What can be said, then? The same thing we can say about other groups: that they are influenced by shared historical situations and cultural forms, and we can generalize from our observations but never universalize.
I ride a bicycle daily here, and the path from this small village to another village with my gym and a grocery store often follows a route used by German workers. The road is very rural and very beautiful, and often quite deadly to animals and sometimes to people because drivers go absurdly fast on it. Whenever I hear a car speeding along it, far before I actually see the vehicle, I get off the road with my bike as fast as possible to avoid the same fate suffered by my cat, my neighbor’s cat, several deer, a fox, and several humans.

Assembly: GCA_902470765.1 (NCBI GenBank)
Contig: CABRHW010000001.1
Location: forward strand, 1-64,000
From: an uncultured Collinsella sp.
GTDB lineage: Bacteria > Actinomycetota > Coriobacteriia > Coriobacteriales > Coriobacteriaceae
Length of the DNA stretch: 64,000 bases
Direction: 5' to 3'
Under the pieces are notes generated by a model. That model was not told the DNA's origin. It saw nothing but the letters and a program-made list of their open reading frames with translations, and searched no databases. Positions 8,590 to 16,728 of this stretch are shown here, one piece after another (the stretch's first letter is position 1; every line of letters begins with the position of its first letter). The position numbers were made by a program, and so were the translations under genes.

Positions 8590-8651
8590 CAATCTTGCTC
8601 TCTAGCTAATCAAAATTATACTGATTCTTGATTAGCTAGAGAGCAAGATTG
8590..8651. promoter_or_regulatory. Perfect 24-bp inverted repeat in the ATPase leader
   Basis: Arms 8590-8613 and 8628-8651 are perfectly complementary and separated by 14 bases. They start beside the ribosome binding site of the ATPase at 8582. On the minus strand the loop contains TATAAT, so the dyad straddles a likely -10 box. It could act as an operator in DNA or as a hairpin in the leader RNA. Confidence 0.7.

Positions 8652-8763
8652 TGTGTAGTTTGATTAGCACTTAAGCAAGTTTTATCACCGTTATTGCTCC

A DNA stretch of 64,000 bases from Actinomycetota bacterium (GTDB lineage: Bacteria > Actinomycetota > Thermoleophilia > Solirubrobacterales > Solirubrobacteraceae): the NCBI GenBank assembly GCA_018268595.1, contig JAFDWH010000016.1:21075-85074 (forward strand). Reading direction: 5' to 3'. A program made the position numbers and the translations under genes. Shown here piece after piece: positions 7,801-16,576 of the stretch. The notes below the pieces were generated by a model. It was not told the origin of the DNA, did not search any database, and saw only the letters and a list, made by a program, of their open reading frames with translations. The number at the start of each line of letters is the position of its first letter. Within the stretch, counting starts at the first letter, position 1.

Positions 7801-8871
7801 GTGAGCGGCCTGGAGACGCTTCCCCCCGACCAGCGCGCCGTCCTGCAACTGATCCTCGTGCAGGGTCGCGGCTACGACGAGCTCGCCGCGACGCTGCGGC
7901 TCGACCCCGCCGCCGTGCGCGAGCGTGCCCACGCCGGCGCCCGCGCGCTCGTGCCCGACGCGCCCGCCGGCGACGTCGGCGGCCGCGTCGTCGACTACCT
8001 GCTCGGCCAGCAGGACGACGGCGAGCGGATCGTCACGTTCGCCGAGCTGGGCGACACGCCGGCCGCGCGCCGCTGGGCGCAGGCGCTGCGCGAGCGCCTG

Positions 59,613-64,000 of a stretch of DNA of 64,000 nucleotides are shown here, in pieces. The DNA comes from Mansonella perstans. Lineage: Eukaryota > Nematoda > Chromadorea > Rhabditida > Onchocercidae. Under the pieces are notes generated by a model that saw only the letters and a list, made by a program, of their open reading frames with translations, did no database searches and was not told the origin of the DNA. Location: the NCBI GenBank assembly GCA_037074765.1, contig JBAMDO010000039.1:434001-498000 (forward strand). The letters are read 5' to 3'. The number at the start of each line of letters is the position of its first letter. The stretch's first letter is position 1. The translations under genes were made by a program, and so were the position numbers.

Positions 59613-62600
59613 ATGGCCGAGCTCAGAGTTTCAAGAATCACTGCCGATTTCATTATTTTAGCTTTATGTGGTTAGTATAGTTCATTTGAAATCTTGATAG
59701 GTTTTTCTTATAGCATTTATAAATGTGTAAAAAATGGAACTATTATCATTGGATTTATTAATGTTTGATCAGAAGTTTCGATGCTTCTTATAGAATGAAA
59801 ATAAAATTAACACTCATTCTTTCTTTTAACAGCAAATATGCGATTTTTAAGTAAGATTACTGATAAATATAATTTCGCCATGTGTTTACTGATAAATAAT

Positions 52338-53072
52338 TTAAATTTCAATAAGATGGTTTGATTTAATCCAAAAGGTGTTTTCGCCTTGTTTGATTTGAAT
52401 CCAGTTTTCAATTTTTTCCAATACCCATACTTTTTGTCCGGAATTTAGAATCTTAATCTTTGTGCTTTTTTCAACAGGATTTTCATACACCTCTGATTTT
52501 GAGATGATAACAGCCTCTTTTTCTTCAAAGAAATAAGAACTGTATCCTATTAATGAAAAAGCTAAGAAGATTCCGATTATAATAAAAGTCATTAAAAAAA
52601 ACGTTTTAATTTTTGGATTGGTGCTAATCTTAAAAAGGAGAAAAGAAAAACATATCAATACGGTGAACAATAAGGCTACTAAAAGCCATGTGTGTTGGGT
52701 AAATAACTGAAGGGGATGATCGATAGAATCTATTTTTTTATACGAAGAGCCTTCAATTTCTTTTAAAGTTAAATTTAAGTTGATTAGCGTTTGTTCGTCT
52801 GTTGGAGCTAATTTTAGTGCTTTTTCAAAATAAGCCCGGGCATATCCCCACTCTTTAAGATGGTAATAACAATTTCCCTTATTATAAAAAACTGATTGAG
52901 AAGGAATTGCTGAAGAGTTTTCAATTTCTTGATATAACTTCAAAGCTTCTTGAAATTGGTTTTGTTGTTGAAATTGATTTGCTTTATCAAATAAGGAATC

Also, every time I encounter such a car, I look at the license plate and note that they are always German. What does that say about Germans? Nothing universal. But that doesn’t mean general observations cannot be made.
Consider the detail I mentioned, that the route is used by German workers. These incidents tend to happen most in late afternoon, right about the time those workers would be leaving for home. They don’t live here, and so don’t have a sense of direct connection to the place. They are likely in a hurry to go home after work as most people are. And they live in a country where speed limits rarely exist on highways and driving insanely fast is considered an acceptable behavior.
A similar generalization can be made about Belgians derived from their shared national situation. While my husband drove us home from our honeymoon, we were stuck in a traffic jam on a French highway north of Strasbourg. Suddenly there were many cars attempting to maneuver themselves past the rest of the vehicles to get ahead of the blockage, while at the same time a group of 30 motorcyclists pushed their way through the gap between the two lanes of slowed cars. Every single one of all those had Belgian license plates.